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Socastee Floods

For Socastee, Hurricanes mean more flooding

Hurricane Isias landed in Ocean Isle Beach last night. The areas around Ocean Isle Beach took the brunt of the initial storm.

North Myrtle Beach experienced some flash flooding.

For those towns, the storm has passed. Clean up is just ahead.

Socastee, S.C. residents are bracing for the storm to come.

Every hurricane means a new cycle of floods. The entire community just experienced a flood on June 15th. Many , once again, gutted their homes to avoid mold. Everything in the home was thrown out. New carpets, walls, sofas, and flooring were required.

The community is now bracing for the next round.

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SC Watchdog

Flash Flooding Main Street North Myrtle Beach August 3rd

In the coming days, those same homes will need gutting again as the waters start to rise just eight weeks later.

June 15th Flooding Socastee

The Rosewood community in Socastee gets hit especially hard. In response, the community organized a flood victims group called Rosewood Strong.

Said Rosewood resident Terri Jean, “What would you do if you bought a brand new house, and without any warning, it started to flood every year? You weren’t told you were in a flood zone (you aren’t), or that you had to buy flood insurance. This year, without any major weather events, you’ve already flooded twice. Now your house and your finances are literally under water. You can’t resell. The county officials tell you they cannot do anything to stop the flooding. They also say they have a plan and funds put aside for a buyout or elevations. But they won’t finish the process. And hurricane season has begun.”

Community just flooded June 15th


Harriet Festing is the Executive Director at Anthropocene Alliance. The group’s core initiative, Higher Ground, is the largest flood survivor network in the country. The network is composed of 51 member-chapters from 20 states plus Puerto Rico, serving a total of 500,000 flood survivors and their neighbors. These ethnically and politically diverse groups are typically set up by flood survivors during disasters and sustained by volunteers.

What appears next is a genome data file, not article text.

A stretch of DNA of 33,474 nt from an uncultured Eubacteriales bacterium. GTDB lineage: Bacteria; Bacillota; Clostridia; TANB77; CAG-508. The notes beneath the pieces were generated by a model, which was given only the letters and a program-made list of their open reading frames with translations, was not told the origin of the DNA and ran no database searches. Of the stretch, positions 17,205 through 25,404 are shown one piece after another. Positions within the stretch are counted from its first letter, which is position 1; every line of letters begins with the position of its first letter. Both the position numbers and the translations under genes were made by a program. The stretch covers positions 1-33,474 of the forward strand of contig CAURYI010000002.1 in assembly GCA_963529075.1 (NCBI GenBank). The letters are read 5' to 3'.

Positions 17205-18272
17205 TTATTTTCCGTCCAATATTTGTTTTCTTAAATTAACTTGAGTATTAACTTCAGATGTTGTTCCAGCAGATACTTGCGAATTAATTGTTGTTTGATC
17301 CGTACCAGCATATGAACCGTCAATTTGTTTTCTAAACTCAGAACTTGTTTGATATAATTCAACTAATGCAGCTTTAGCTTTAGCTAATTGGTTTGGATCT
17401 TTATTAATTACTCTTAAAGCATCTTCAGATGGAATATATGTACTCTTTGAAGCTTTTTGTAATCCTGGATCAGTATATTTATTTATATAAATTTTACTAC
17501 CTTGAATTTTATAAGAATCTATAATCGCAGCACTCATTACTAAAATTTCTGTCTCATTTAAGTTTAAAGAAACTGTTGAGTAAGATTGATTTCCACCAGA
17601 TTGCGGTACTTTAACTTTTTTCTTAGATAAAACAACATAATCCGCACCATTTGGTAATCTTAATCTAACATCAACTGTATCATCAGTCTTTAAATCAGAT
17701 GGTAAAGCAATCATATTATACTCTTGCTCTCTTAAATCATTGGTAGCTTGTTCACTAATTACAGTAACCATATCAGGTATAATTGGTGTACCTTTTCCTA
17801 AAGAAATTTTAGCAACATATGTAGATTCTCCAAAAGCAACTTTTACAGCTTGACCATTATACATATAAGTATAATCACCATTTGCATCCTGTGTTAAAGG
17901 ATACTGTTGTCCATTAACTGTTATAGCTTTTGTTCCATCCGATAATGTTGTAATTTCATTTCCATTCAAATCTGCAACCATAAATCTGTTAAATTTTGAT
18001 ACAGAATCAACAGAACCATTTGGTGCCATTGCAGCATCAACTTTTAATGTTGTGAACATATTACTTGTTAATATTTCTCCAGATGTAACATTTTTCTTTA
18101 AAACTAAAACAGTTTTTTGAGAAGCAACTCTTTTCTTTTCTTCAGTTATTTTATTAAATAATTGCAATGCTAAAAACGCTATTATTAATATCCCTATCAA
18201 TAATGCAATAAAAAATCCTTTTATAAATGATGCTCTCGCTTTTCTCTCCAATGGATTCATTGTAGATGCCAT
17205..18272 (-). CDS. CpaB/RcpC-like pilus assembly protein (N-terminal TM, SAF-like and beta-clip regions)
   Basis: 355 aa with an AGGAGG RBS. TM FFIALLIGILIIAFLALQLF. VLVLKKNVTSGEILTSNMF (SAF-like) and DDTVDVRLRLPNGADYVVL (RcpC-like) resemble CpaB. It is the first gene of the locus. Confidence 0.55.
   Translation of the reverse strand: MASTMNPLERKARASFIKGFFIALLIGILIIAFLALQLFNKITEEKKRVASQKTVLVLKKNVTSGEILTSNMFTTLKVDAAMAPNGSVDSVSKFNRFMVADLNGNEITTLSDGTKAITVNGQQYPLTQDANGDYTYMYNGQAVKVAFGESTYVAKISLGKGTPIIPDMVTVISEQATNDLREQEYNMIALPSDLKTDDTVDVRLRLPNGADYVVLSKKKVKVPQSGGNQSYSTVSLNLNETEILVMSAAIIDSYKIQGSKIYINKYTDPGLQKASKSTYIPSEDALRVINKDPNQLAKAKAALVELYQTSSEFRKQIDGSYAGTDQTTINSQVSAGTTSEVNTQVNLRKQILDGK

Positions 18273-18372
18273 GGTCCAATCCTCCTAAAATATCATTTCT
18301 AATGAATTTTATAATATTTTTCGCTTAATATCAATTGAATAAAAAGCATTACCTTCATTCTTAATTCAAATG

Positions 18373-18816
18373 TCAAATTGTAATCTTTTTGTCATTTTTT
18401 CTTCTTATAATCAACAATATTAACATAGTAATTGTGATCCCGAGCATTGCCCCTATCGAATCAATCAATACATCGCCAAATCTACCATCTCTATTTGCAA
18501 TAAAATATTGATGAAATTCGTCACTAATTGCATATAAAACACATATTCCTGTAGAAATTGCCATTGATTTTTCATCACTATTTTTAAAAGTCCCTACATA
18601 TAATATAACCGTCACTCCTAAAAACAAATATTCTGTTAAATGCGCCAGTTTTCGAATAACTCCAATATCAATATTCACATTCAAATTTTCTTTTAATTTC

Said Festing, “Families are losing their homes and money to flooding. Each hurricane forecast brings them a new variation of hell. It doesn’t have to be this way, if only the county stopped building in flood prone areas and bought out homes that are currently flooding”

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Horry County Councilman Crawford’s response

Flood victims are not able to sue the developer. Once the development gets recommended by Horry County Planning and Zoning, and then is approved by Horry County Council, the developer can not be held accountable.

The victims only options are to either sell their homes at a huge loss (if they can) or organize and collectively sue Horry County for allowing the development.

Horry County Councilman Cam Crawford told WPDE news in June. “The most prominent feature in terms of flooding would be the relocation program. So, I’ve certainly been working to advance that effort and that’s something that involves multiple levels of government. HUD, at the federal level, that’s where the funding would come from. When you have the South Carolina disaster recovery office in Colombia, they would provide oversight, and of course, they have regulations that oversee the program, and then the county would actually administer the program,”